3. Most first impressions are made through written communication.  When we apply for jobs, the first form of communication we have with our potential employer is through our resume and cover letter.  If we don’t make the right impression through these documents, we can forget about an interview, let alone getting a job.  The words we choose and how well we convey our thoughts and ideas is crucial to perspective employers and to moving up in the company we’re currently with.  If you can’t communicate effectively in your resume and cover letter, then chances are you won’t advance in your career.  If you need help making the “write impression” with your resume contact me for a free quote.

  4. Written communication is more difficult than verbal communication.  When you meet with a client, colleague, or boss, you have the ability to interact back and forth and to ask one another questions to clarify statements you make.  While this is still possible through written communication, it can become tedious and time-consuming.  With that being said, when you initially send a written communication to someone, it’s imperative that your writing to be concise, comprehensive, and clear.  People have a tendency to write in code, that is, they don’t write what they mean to say.  Written communication can make people turn into clumsy communicators, trying to use large words to impress their audience.  Instead they end up looking stupid because the audience understands the communication would never be used in a verbal conversation.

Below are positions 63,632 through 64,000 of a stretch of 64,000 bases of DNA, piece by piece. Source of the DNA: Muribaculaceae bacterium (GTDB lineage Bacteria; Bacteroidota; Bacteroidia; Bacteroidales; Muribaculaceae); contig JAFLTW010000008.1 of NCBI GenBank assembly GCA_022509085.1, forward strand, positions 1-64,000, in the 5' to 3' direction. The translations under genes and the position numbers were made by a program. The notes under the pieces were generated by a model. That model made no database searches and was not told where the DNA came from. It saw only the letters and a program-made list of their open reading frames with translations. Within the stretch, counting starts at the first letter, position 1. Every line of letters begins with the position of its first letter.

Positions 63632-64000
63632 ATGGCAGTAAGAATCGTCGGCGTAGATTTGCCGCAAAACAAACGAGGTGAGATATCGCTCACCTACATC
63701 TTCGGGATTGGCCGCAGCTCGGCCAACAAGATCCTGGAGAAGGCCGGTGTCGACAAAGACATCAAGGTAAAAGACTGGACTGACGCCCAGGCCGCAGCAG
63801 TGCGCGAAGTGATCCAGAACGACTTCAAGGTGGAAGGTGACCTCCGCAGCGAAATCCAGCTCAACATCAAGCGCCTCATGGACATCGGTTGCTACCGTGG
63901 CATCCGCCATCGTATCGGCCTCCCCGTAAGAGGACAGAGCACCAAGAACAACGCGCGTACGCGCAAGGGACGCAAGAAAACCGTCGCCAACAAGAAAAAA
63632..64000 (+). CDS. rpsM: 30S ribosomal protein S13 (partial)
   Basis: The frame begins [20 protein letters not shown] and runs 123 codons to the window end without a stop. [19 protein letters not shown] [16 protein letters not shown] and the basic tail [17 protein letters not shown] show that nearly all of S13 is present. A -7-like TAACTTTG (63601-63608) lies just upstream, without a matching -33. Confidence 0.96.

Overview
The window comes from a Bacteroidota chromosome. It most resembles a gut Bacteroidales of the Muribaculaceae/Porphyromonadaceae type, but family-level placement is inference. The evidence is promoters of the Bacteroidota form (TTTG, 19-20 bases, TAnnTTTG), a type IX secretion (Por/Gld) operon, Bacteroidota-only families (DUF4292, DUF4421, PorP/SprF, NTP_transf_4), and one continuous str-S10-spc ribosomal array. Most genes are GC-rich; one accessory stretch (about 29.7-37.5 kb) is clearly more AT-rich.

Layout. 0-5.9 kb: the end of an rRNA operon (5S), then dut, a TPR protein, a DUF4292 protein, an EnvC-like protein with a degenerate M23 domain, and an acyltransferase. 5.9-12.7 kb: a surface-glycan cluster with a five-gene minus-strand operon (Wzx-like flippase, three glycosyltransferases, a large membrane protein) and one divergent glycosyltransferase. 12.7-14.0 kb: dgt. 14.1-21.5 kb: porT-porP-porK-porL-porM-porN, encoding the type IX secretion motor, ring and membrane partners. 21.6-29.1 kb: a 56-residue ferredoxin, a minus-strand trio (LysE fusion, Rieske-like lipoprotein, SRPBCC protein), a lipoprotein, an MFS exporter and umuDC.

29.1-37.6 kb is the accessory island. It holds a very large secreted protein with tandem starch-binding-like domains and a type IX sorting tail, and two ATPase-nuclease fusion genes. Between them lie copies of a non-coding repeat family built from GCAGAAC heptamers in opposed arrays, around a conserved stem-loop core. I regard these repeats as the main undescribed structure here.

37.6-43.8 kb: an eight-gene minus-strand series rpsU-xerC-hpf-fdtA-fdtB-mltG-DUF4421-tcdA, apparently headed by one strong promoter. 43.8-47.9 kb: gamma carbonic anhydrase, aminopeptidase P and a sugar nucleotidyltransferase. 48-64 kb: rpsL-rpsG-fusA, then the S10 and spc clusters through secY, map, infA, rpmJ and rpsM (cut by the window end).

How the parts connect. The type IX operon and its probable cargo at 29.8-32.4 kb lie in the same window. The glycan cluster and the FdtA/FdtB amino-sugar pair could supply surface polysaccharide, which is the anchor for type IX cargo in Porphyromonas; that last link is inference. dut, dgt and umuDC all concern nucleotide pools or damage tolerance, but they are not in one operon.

5. Written communication has a larger audience.  The one thing you’ll always hear me preach to my clients is that “audience is king.”  Everything you write should be tailored to your audience’s specific needs.  When you speak to a group of individuals, narrowing down your audience is easier than when you write.  When you are speaking, your audience is directly in front of you.   You are able to take into account age, ethnicity, and usually corporate status (ie is this a CEO or a mail delivery clerk?).  When you write, though, you cannot tangibly see your audience in front of you.  And this is where most people make the mistake of thinking that because they can’t see their audience, they don’t have to tailor their writing to any particular demographic.   Since your communication has the potential to be spread to more than one audience, it becomes crucial to recognize all of the possible individuals who may read your communication.  If you use large words you may lose some members of your audience.  If you write with an informal tone, you could offend your superiors.  All of these aspects can be taken into account when verbally communicating without much effort.  Written communication is challenging in this aspect because without seeing your audience, you must be aware of any potential viewers of your piece.  You must always take into account that whoever reads what you write has the potential of “forwarding” what you wrote to another audience (a secondary audience or even a third group).